Sure, he’s a sellout. But Joe Lieberman is a product of an over-complicated American political system that makes voters just another special interest.
In one fell swoop, Joe Lieberman, once Democratic candidate for vice president, then neocon stoolie, and now so-called “moderate” independent senator from Connecticut, both put the Democratic health proposal’s essential public option in doubt and proved James Madison wrong.
What a sellout. After Lieberman announced he would join a Republican filibuster against any health reform bill that included a public insurance option, Norman Lear called him a backpfeifengesicht, or a person whose face should be slapped, "Because the smirking arrogance oozing from that face is all the assurance you need that whatever the man is thinking and doing cannot be good for you, your children, your friends, your children’s friends, or anyone else you care about." Stephen Colbert’s take-down was particularly hostile, noting that Lieberman changed face after 10 years of support for health reform despite the fact that an overwhelming majority of his constituents supported the public option:
Joe’s party is Connecticut for Lieberman, not Lieberman for Connecticut. Big difference. You see, Joe is a true independent: He’s independent of parties, he’s independent of voters. So I say stick to your principles Joe. And as soon as you can, let us know what those are.
Harsh and deserved. But this isn’t just Joe’s story. It’s Max’s, and Olympia’s, and Arlen’s and Kent’s—all senators who have both baffled analysts and stood in the way of progress on health care in one way or another for the simple, galling reason that they can. It’s the story of Founding Father Madison’s Federalist ideas gone wild, creating a government so complicated that politics has become the exclusive sport of the wily and the well-funded, the common good be damned. And since every sport has its losers, I might as well mention the also-rans: Accountability and you. | More >>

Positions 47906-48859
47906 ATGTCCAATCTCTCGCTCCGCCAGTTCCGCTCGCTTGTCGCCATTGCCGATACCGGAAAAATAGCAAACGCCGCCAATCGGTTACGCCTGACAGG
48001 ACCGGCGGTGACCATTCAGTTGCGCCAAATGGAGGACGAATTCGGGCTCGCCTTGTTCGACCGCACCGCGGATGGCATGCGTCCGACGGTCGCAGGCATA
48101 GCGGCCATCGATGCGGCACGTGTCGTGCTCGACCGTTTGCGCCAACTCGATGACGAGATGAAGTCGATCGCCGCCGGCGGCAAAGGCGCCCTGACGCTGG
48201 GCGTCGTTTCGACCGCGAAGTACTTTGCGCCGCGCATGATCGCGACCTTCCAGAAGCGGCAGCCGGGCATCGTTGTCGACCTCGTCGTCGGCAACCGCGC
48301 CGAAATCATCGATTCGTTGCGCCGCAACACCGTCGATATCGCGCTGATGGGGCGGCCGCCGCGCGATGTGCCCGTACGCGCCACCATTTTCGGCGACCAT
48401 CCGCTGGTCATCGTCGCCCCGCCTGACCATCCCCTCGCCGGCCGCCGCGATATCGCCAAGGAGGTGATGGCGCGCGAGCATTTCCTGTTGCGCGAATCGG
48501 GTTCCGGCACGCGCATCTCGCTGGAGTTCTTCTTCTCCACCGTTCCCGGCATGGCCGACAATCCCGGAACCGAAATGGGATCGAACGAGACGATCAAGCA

CBC News | In an unprecedented decision, Justice André Denis wrote the sentence is severe because "the law considers the crimes committed by the accused to be the worst in existence." | More >>
Michelle Shephard, The Toronto Star | Classified photos show Toronto-born Omar Khadr lying buried and hurt in a trench during a firefight in Afghanistan that killed a U.S. commando. His lawyers say that proves he couldn’t have thrown the lethal grenade. | More >>
The New York Times | If the federal government’s strategy to save the banks was meant to get them back into the business of lending to American consumers and businesses, it has not worked yet. | More >>
and he did rejoice,
in the year of Unix 39, the 28th Day of the Tober of Oct, 1256688000.